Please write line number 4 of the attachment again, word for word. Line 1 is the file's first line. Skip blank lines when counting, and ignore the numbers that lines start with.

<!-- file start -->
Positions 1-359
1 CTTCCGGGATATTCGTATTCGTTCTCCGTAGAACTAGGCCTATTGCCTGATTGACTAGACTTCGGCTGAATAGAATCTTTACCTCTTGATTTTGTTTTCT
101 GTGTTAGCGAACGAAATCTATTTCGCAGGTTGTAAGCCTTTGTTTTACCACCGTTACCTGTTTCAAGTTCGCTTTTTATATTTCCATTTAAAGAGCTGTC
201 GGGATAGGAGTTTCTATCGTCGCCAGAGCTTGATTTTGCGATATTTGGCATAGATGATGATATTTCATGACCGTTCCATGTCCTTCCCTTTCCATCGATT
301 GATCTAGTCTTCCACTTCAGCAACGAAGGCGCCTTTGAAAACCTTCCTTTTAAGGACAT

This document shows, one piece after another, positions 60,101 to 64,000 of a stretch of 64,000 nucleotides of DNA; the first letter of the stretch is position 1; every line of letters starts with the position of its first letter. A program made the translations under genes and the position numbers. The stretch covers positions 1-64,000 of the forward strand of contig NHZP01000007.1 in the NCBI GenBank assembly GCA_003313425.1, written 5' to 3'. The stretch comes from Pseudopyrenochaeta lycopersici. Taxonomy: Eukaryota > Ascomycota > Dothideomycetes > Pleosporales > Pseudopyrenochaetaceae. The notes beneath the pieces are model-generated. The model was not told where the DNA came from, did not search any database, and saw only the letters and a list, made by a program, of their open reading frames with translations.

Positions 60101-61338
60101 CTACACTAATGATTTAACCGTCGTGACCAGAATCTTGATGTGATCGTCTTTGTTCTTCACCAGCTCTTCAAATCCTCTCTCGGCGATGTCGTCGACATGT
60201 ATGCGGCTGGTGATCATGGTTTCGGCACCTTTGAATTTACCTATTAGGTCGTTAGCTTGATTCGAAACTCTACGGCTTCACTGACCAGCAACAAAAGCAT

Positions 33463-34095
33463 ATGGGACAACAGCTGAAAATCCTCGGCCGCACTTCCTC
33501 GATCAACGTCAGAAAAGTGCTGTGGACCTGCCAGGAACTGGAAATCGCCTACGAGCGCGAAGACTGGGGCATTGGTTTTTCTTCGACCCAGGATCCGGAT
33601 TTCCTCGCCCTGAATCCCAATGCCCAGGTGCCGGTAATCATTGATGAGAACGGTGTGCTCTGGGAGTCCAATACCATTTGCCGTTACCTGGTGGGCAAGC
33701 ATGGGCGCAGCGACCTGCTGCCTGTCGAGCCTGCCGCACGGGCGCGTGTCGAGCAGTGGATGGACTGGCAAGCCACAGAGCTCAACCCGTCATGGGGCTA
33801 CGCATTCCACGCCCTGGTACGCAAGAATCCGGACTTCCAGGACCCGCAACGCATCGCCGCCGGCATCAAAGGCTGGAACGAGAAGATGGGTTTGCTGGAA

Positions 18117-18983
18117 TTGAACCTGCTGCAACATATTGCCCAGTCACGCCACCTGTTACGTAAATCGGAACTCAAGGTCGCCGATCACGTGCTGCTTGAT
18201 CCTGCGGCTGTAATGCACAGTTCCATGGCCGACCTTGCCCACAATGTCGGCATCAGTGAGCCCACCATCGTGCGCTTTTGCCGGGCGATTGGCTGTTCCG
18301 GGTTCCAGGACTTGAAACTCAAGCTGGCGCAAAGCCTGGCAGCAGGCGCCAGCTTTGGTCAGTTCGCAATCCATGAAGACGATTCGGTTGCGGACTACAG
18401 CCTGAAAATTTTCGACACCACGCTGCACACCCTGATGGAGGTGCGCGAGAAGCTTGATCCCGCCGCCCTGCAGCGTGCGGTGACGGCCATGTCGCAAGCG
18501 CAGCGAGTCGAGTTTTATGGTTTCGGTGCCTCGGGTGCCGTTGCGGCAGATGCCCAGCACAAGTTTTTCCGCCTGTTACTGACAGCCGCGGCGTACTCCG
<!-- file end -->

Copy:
201 GGGATAGGAGTTTCTATCGTCGCCAGAGCTTGATTTTGCGATATTTGGCATAGATGATGATATTTCATGACCGTTCCATGTCCTTCCCTTTCCATCGATT